You weren’t cool in the 80s & early 90s unless you had these bike accessories.

How to Be Awesome

Unless we’re counting my Cabbage Patch Big Wheel and that fugly red and yellow Little Tikes car that nearly every child born in the early 80s had, my first ride was a bitchin’ rainbow-covered Care Bears bike with handlebar streamers and training wheels. Over the years many other bikes came and went in my life, each one cooler than the previous (or so I was convinced at the time), including a hot pink cruiser with a banana seat, a pastel 10-speed, and of course my Ninja Turtles BMX.

But back in the 80s,  having a nice bike–even if it was plastered with socially acceptable licensed characters–wasn’t enough. No, in my neighborhood, your ride wasn’t cool unless it was tricked out with at least one or more of these pimp bike accessories:

Spokey Dokeys Bike Beads

This was your entry-level vehicle customization in the 80s. Spokey Dokeys were little plastic colored beads, usually neon, that clipped onto your bike’s wheel spokes. As your wheels turned, they slide up and down your spokes making a delightfully raucous noise that was sure to annoy all the neighbors. The really cool kids had glow-in-the dark Spokey Dokeys.

Spokey Dokes

(Image credit: Tons-of-Toys.com)

80s Hipster Kid

Handlebar Streamers

Completely useless but 100% necessary (for girls, at least). The hard part was finding streamers that coordinated with your bike’s design and color scheme. You couldn’t get away with primary-colored streamers on a neon-accented bike. Mismatched bike accessories were a major fashion faux pas.

Handlebar Streamers

Reflectors

Bike safety was uncool back then, so manufacturers had to make it more appealing to kids with popular licensed characters and gimmicky freebies. Whether you bought SnapOns or got them out of a cereal box, bike reflectors were a must-have accessory for expressing your personal style. Nobody cared that they also helped you not to get by cars.

Kellogg's Fruit Loops Garfield Bike Reflector

(Image credt: bolio88 Flickr)

Garfield Reflector

Handlebar Radio

Only for the true ballers. These clunky AM/FM radios attached to your bike so you could listen to Casey Kasem’s Top 40 Countdown as you cruised by all your less fortunate friends’ houses, praying that a really cool song would be playing. The rest of us had to fake it with Pocket Rockers fastened to our handlebars.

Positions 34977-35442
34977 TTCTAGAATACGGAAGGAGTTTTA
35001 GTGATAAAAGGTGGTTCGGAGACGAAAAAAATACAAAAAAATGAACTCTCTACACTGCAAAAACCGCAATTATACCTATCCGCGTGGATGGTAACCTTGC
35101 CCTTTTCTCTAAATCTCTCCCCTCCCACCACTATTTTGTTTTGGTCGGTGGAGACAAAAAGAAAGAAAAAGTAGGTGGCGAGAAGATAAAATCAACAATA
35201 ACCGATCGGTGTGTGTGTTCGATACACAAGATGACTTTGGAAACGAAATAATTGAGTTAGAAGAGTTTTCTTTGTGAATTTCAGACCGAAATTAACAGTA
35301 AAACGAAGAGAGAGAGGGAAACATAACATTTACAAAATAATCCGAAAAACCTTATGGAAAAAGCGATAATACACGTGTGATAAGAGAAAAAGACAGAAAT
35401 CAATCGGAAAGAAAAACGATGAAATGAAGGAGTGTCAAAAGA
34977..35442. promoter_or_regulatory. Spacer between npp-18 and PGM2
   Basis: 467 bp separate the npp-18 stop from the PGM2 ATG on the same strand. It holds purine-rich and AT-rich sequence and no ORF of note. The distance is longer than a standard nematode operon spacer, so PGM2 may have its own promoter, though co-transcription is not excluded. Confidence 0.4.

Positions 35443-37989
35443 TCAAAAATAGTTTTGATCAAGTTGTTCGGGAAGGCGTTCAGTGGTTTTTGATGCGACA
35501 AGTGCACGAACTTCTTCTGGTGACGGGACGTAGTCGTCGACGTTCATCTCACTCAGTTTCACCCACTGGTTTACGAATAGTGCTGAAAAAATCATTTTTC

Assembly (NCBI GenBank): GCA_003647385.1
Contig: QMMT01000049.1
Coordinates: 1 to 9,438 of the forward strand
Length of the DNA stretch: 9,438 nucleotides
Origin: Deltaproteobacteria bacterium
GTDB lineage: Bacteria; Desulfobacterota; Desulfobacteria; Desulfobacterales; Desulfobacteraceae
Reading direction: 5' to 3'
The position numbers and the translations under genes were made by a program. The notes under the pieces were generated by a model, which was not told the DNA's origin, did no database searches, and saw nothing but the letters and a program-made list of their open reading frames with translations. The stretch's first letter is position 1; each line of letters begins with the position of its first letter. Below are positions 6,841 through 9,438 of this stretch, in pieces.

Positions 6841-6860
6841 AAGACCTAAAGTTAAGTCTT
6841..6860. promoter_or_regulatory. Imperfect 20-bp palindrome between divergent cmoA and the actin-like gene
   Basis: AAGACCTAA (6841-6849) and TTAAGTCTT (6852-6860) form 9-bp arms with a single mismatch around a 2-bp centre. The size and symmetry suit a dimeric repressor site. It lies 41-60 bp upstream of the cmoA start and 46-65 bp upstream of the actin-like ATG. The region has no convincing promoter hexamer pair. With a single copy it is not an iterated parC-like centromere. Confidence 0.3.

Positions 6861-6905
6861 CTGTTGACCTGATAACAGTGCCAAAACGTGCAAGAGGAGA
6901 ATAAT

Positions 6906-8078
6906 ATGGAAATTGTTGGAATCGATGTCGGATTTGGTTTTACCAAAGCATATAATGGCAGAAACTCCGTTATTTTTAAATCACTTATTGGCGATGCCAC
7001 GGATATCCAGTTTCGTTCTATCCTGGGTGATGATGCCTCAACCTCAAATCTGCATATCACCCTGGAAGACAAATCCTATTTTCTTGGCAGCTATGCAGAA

Bicycle Radio

(Image credit: nhwilber Flickr)

Bike Horn/Siren

Though useful for asserting dominance over younger kids on their Big Wheels and cutting paths through crowded sidewalks, your basic bike horn was pretty boring. That’s why you had to have a cool one that made police noises or had your favorite cartoon and comic book characters on it, like Batman, Spider-Man, or this bad boy:

TMNT Bike Horn

(Image credit: The Sewer Den)

I only ever knew one kid in my neighborhood who had a replica tiger bike siren just like Pee Wee Herman’s. Legend has it he could beat the Teenage Mutant Ninja Turtles NES game without dying once and also, this one time, he made out with two girls at the same time.

Pee Wee Herman Tiger Bike Siren

(Image credit: Rat Rod Bikes) 

How Not to Be Awesome:

To achieve maximum cool status, these bike accessories should be avoided:

  • Flags
  • Old-timey bells
  • Baskets, especially if it had flowers woven into it
  • Helmets, knee pads, or any other wearable safety gear. We lived on the edge back then.
'Safety Not Guaranteed' Meme is Now a Movie
Questron: The Fun Way to Bring Learning to Life
ShezCrafti Then & Now: The State of the Site